This nutnog can also be made with raw almonds or Brazil nuts: but the "milk" will have to be strained in a fine mesh bag to remove the pulp before adding the other ingredients. (The pulp can be saved to use for baking or adding to hot cereal breakfasts.) The how-to can be viewed here.
 
A perfect partner with the nutnog is the following banana cake: gluten free, moist and delicious. This recipe came from my daughter-in-law; it's a standby treat in her GF house.
 

Banana Cake - gluten free 

3 cups almond flour
3 eggs. beaten
1/4 cup coconut oil
1 Tbsp. honey
1 tsp. gluten-free baking soda
2 ripe bananas, mashed (enough to make 1 cup)
1/2 cup unsweetened applesauce
1/2 tsp. vanilla extract
 
Spread in lightly greased 9-inch square pan. (Use liner paper if wanting to remove the whole cake.) Bake at 350F for about 35-40 minutes.
Test for doneness, cake will be moist but you don't want it soggy.
 
Let cool, cut and enjoy.
 

The following offering is a simple, elegant, light dessert my son-in-law prepared for a feast many Christmas's ago. Its presentation is as impressive as your flair.

Wine Baked Pears

4 ripe pears, preferably Bosc, with stems, washed and dried
2 cups fruity white wine - I like to use a  local pear wine - or a Reisling is very tasty too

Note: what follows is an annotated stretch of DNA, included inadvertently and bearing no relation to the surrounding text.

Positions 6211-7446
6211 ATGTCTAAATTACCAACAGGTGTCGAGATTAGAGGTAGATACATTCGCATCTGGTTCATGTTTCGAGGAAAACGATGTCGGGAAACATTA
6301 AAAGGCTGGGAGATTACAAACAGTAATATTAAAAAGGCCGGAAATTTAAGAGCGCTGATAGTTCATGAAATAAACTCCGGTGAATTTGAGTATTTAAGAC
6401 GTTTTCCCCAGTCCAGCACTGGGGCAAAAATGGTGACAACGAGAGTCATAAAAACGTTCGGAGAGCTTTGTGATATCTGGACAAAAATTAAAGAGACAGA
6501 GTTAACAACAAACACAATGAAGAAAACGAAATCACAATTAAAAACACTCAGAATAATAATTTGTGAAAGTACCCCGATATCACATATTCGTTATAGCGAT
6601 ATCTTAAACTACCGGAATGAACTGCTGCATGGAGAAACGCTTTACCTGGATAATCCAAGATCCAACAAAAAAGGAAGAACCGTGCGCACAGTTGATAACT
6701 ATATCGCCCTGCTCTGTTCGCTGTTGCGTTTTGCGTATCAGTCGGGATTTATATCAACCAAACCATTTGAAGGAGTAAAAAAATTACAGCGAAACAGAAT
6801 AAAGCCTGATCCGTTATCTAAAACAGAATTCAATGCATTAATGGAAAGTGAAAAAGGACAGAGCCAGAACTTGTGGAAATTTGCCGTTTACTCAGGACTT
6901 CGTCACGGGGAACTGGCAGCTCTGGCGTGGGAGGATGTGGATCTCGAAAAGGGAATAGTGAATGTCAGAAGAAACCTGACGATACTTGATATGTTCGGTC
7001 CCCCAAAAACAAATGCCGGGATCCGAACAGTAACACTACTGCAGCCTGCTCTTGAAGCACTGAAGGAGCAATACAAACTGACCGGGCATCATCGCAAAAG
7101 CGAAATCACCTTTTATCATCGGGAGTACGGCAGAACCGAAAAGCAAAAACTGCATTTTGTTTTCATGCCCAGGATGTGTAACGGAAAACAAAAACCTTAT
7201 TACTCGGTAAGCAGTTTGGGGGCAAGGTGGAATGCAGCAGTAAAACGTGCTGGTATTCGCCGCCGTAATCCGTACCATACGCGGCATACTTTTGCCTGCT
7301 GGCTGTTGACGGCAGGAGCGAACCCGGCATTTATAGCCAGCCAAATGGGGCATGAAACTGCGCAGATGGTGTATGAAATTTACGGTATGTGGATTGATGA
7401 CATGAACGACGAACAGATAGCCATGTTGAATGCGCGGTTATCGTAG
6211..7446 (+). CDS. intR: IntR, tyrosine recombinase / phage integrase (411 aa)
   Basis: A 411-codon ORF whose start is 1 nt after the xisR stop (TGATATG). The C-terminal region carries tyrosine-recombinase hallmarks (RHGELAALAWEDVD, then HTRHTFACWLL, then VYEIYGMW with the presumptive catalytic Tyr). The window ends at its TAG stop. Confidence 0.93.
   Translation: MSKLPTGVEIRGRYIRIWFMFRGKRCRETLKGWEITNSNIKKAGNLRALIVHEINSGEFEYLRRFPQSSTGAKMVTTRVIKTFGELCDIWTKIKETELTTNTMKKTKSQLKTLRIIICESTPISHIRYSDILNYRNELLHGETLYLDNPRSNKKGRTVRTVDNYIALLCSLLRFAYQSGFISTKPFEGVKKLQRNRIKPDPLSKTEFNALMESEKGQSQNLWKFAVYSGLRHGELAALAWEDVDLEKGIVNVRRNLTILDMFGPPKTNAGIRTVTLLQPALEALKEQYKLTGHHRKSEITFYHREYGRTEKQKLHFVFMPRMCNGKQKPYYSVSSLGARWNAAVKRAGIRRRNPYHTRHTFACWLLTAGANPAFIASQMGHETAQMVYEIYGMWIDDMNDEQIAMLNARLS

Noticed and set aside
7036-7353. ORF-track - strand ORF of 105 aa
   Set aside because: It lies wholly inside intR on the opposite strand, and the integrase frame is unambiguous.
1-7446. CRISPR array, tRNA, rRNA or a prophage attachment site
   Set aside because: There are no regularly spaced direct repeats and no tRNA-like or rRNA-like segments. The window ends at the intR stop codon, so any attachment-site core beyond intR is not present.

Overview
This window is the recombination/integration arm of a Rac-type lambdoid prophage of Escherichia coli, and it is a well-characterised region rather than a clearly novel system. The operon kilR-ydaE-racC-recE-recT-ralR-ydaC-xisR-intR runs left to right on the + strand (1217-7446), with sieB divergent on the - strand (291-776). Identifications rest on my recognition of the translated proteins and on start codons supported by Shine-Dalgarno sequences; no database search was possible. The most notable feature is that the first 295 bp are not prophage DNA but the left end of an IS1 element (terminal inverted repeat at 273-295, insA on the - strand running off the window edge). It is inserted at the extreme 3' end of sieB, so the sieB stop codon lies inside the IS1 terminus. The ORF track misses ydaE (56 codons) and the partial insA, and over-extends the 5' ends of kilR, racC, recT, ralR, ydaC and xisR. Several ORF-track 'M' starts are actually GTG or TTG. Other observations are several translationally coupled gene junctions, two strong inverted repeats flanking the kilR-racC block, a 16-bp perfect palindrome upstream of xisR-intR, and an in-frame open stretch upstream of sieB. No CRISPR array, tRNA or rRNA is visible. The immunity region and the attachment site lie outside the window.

1/4 cup honey
4 cinnamon sticks
4 bay leaves
4 strips orange zest
 
optional: roasted walnuts or pecans garnish
                ricotta cheese or thick plain yogurt
 
Preheat oven to 400F.
 
Cut a thin slice off the bottom of each pear so they will stand upright. Arrange the pears in a large pie pan. Whisk wine and honey in small bowl until well blended; pour over the pears. Add cinnamon sticks, bay leaves and orange rind to the wine mixture around the pears.
 
Put the pears in the oven, basting every 15 minutes until they are wrinkled and tender - 45 minutes to 1 hour - depending on the type of pear used. If planning to use the nut garnish, toast them in a separate dish in the oven for about 10-12 minutes. Don't forget them!
 
When baked, remove pears from oven to cool. (By now your house will exude a spicy, heady fragrance.)
 
To serve: use slotted spoon to transfer the pears to shallow dessert bowls. Drizzle the wine mixture over the pears and garnish with the cinnamon sticks, bay leaves and orange zest. If using, sprinkle with toasted nuts and serve with ricotta cheese or yogurt.
 
Serve warm, at room temperature or chilled.
 
 
For many of us, Christmas is about families, traditions - and memories. I miss my Mom. In January it will be 6 years ago since she died and, except for her last Christmas, Mom was always a vital part of preparing for the feast(s). When my generation encouraged her to let us do more of the work, she was happy to allow that - but she set the hospitality standard for me. I'll always be grateful for her expression of giving from her kitchen and I'd like to chat with her about that - and other foodie things - once in a while. This is one of those "whiles."